Larceny and Old Leather: The Mischievous Legacy of Major League Baseball

Larceny and Old Leather: The Mischievous Legacy of Major League Baseball

by Eldon L. Ham
     
 

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Every baseball player from little league to the big leagues knows it is illegal to steal signs, yet every major league team assigns someone to do just that.

      Baseball thrives on trickery and deception.  But as our oldest major team sport, its larcenous legacy goes much deeper than the field of play. 

 

Overview

Every baseball player from little league to the big leagues knows it is illegal to steal signs, yet every major league team assigns someone to do just that.

      Baseball thrives on trickery and deception.  But as our oldest major team sport, its larcenous legacy goes much deeper than the field of play. 

      In LARCENY AND OLD LEATHER: THE MISCHIEVOUS LEGACY OF MAJOR LEAGUE BASEBALL, Eldon Ham-sports lawyer, professor, and author-traces the game's lesser-known, roguish past.  His wry chapters, filled with anecdotes and statistics, expose both the hidden and the obvious cheating occurring throughout baseball's history, from corked bats and spitballs to betting and media hyperbole. 

      Here is a book for both seasoned baseball fans and neophytes who'd like to get a look at the game that evolved into an industry.  Babe Ruth, Sammy Sosa, Pete Rose, and many other lesser known players make their appearance in this fascinating history, as Ham seeks not only to chronicle the legacy of deception inherent within the game, but also to explore why it is, and how it is, that this deception is exactly what makes baseball the most endearing of American games.

Editorial Reviews

From the Publisher

"Larceny and Old Leather is a unique, informative, and often humorous glimpse into some of the secret and not-so-secret dirty tricks, thefts, vaudeville pranks and just plain cheating that dot the long, colorful history of America's most beloved game." — Chicago Tribune
Publishers Weekly
Chronicling baseball's history from the early 20th century through the present, Ham (The 100 Greatest Sports Blunders of All Time) takes a close look at all aspects of the sport to find instances where the players, management and even the umpires weren't on the up-and-up. The author, a lawyer by trade, presents a strong case that baseball has had a naughty side since its inception, when the game's anti-Victorian tobacco-spitting, sweaty, sometimes wayward players were seen as a throwback to the American industrialists, adventurers, and entrepreneurs who built the nation. The book presents a wide range of examples of baseball's larcenous side, although they're sometimes haphazardly organized. They vary from observations on the game's psychological aspects (the art of pitching flows... from one common principle: deception) to some of its humorous moments (minor leaguer Bill Bresnahan firing a red-seamed potato down to third base, a trick that later got him fired) to its unforgivable past (the game's exclusion of black players until 1947). Most of these stories have been told before, but Ham does an admirable job collecting them into one volume for trivia-obsessed baseball fans. (Apr.) Copyright 2005 Reed Business Information.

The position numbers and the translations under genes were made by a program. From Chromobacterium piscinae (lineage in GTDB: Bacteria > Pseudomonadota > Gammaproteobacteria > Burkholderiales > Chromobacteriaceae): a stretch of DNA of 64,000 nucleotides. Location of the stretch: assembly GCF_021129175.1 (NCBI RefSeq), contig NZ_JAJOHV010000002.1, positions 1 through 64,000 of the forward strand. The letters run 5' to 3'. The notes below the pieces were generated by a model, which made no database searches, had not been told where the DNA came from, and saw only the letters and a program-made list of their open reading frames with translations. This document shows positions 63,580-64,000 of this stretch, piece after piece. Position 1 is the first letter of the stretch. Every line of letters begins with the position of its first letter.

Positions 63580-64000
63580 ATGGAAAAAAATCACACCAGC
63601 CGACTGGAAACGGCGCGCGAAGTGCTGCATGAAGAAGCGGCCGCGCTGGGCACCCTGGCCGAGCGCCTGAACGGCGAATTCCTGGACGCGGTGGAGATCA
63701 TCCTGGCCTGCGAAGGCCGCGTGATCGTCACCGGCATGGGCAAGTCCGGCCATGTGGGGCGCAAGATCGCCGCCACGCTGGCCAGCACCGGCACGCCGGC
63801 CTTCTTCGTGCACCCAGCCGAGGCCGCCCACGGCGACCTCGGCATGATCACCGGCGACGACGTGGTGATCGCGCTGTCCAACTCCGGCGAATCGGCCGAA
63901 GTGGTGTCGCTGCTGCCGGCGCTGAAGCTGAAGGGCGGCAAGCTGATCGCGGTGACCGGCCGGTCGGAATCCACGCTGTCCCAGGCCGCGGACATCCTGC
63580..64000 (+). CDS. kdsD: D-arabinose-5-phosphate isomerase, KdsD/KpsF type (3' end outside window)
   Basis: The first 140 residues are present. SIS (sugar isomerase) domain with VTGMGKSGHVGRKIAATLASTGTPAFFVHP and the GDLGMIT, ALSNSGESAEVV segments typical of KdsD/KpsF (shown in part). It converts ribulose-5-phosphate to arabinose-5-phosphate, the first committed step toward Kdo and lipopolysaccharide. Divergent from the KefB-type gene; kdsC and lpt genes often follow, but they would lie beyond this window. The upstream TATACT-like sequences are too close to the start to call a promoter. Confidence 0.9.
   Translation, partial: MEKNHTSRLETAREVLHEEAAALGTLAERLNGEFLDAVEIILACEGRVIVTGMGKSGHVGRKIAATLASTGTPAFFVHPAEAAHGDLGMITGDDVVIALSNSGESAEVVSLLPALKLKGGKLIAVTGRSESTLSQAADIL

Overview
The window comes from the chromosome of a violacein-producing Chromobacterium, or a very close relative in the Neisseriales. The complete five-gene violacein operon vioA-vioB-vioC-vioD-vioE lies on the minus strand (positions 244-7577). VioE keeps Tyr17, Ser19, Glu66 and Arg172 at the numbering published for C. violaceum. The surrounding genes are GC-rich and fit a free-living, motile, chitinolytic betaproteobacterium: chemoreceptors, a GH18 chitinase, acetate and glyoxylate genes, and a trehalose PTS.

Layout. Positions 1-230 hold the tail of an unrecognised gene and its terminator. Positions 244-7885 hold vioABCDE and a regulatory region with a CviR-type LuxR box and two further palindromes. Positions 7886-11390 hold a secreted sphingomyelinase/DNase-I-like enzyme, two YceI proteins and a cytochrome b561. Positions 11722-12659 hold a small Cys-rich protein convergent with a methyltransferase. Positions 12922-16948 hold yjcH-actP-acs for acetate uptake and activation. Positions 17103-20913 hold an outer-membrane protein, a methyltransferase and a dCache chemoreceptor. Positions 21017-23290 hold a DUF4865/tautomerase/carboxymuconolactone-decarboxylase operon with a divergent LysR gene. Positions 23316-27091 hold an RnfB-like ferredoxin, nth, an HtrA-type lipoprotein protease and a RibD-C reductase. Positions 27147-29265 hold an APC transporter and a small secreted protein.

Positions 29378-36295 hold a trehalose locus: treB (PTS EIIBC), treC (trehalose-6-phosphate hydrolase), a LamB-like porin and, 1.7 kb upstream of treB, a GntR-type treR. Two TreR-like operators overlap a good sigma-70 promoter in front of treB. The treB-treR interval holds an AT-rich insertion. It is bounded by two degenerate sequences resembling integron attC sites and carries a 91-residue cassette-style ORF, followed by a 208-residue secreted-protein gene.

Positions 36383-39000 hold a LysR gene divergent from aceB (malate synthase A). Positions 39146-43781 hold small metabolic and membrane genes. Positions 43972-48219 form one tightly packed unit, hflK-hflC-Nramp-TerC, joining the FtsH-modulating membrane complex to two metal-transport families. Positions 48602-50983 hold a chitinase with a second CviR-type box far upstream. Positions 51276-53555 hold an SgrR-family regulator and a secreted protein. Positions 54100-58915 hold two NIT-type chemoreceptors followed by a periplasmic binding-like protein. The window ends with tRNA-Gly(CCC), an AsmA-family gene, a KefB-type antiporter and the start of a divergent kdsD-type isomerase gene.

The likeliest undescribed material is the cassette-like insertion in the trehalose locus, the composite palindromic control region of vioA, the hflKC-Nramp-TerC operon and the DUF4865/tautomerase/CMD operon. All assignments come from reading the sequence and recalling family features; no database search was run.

Library Journal
Major league baseball has long been a game of deception and dishonest practices, and here sports lawyer Ham (The 100 Greatest Sports Blunders of All Time) gives us a litany of the game's crimes and misdemeanors, from the early 20th century to today: doctored bats and balls, stolen signs, thrown games, and faulty records. With equal parts humor and dead seriousness, he exposes the villains of the game-Judge Landis, Hal Chase, Ty Cobb, and the so-called Black Sox-as well as its victims (blacks, Hank Greenberg-even Cobb himself). An index helps sort through the field of names and games. Curiously, though he touches briefly on the current steroids scandal, he neglects to cover the honored art of base stealing. Still, the book is a radically humorous, enjoyable read. Fun if not vital for public library readers.-Morey Berger, St. Joseph's Hosp. Lib., Tucson, AZ Copyright 2005 Reed Business Information.

Product Details

ISBN-13:
9780897335331
Publisher:
Chicago Review Press, Incorporated
Publication date:
08/28/2005
Edition description:
1
Pages:
260
Product dimensions:
5.50(w) x 8.50(h) x 1.00(d)

Meet the Author


Eldon L. Ham has taught sports law at Chicago-Kent College of Law since 1994 and was one of the first lawyers to challenge the NFL's drug policy in court ("Richard Dent v. NFL", 1988). He is the sports legal analyst for WSCR sports radio in Chicago and has appeared on dozens of radio stations coast to coast as a sports lawyer, expert, and historian. He is also the author of The Playmasters: From Sellouts to Lockouts an Unauthorized History of the NBA; Larceny & Old Leather: The Mischievous Legacy of Major League Baseball; and Broadcasting Baseball: A History of the National Pastime on Radio and Television. He lives near Chicago.

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